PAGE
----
TL; DR: Possible yes, but not very efficient
Much of this answer is based on Practical Programming for Strength Training, if you are interested in the intricacies of how to lay out an effective training schedule, you should definitely give it a read.
Strength training is essentially about exposing your muscles to a stimulus that they are ill-prepared to deal with - namely, lifting heavy weigths. Subsequentially, after surviving this shock, your body sets off processes to recover from the stimulus. This is called "disruption of homeostasis". If the stimulus was of appropriate intensity, your body will "supercompensate", i.e. makes sure that in the future, you will be better equipped to deal with that kind of stress - you become stronger. If the stimulus was too intense, your adaptive capacity is overwhelmed; if it lacked intensity, homeostasis was not disrupted - in neither case did you became stronger.
As a novice lifter, you fully recover and supercompensate from an appropriate stimulus within 24-72 hours. After that timeframe, your body starts degrading back towards your fitness baseline. With your suggested schedule, each muscle group rests 84 hours on average before being activated again. This is not optimal at all. You should opt to work out every muscle group 3 times a week.
Splits are suitable for advanced athletes that need to do more volume work than what is feasible in a single workout session in order to break homeostasis. As a novice however, one high intensity compound lift plus maybe a lower-intensity accessory lift per muscle group is an adequate amount of intensity and volume for you to make optimal progress. Hence, I recommend a full body routine three days a week, focused on the big three lifts (Bench, Squat, Deadlift) after a linear progression model (meaning each workout you put a bit more weight on the bar than the workout before).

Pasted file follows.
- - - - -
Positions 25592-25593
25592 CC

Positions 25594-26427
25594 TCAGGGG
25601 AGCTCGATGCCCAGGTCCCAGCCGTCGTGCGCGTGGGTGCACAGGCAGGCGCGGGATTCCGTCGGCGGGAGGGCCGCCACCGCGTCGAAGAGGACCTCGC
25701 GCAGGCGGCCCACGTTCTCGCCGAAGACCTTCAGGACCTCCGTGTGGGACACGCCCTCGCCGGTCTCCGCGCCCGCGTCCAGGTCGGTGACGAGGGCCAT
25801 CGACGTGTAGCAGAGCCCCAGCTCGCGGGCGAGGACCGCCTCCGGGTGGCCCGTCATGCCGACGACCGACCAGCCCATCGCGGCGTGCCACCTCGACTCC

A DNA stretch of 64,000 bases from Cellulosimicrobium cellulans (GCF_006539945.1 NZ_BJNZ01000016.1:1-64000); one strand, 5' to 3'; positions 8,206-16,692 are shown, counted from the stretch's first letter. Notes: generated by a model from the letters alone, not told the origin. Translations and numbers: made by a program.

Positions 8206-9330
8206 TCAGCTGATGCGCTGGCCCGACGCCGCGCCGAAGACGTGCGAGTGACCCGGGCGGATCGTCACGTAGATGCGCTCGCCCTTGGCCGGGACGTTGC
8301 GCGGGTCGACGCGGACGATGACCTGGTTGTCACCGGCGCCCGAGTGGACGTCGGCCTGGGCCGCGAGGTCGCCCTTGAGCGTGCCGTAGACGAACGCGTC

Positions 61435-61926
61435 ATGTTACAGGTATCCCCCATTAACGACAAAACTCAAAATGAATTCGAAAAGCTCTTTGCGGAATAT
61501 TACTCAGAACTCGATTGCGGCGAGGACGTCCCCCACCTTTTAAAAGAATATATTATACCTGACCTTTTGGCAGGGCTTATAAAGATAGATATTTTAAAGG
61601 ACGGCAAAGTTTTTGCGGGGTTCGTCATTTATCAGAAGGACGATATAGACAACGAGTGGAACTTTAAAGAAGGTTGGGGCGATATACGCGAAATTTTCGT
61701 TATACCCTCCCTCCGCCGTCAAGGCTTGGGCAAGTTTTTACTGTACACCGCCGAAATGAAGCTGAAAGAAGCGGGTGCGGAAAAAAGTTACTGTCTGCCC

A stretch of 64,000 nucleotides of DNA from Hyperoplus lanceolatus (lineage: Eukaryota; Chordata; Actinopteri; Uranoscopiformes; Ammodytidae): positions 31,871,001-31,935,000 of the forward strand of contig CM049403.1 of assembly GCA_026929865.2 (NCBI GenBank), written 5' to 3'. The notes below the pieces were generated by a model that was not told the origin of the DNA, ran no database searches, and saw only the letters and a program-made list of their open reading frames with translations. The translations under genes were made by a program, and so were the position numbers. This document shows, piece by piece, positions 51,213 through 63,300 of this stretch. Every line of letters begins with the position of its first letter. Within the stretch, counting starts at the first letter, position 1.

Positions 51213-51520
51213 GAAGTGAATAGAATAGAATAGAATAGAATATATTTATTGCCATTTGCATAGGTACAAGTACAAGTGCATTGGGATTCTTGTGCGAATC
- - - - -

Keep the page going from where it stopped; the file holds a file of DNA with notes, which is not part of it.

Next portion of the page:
Here are some program suggestions:
Ice Cream Fitness This is a bodybuilding-focused novice program. The volume is pretty high, but since you said you can eat and sleep all day, it might be the most appropriate for you.
Greyskull LP These are several plans built around a three day routine. They allow a bit of customization and offers a variety of HIIT, LISS, mobility exercises for off-days, giving it a bit of a crossfitter spin. It's also the only linear progress program that managed to make resets (deload of weight after failing to do all reps for a lift in a workout) actual fun.
Phrak's Greyskull LP - Modification of the above core routine that gives pulling work (rows, pullups) the same priority as the big three lifts.
Starting Strength The godfather of linear progression programs. Has its share of issues but is probably never a wrong choice. Even if you don't plan to follow the Starting Strength routine, the book is absolutely worth buying. It has a thorough explanation of the intricacies of the big movements, and Rip is a fun writer in general.
ProgrammingTowin It's from the PowerliftingTowin guy and unsurprisingly, a dedicated powerlifting routine. More precisely a series of routines meant to accompany you from the very beginning up until the late intermediate stage several years in. You do only what he deems is useful for increasing your total on bench, squat, deadlift. There's no room intended for individual flavor and superfluous work. If you know you want to go the way of the powerlifter, I think this is the best program available bar none. If not, don't bother.
StrongLifts 5x5 not a fan of it, but many people like it and make good progress.
Also, more general advice apply, too:
- Eat enough and enough protein (1-1.5g per kg bodyweigth)
- Sleep long and good
- Maintaining proper form is more important than lifting bigger weights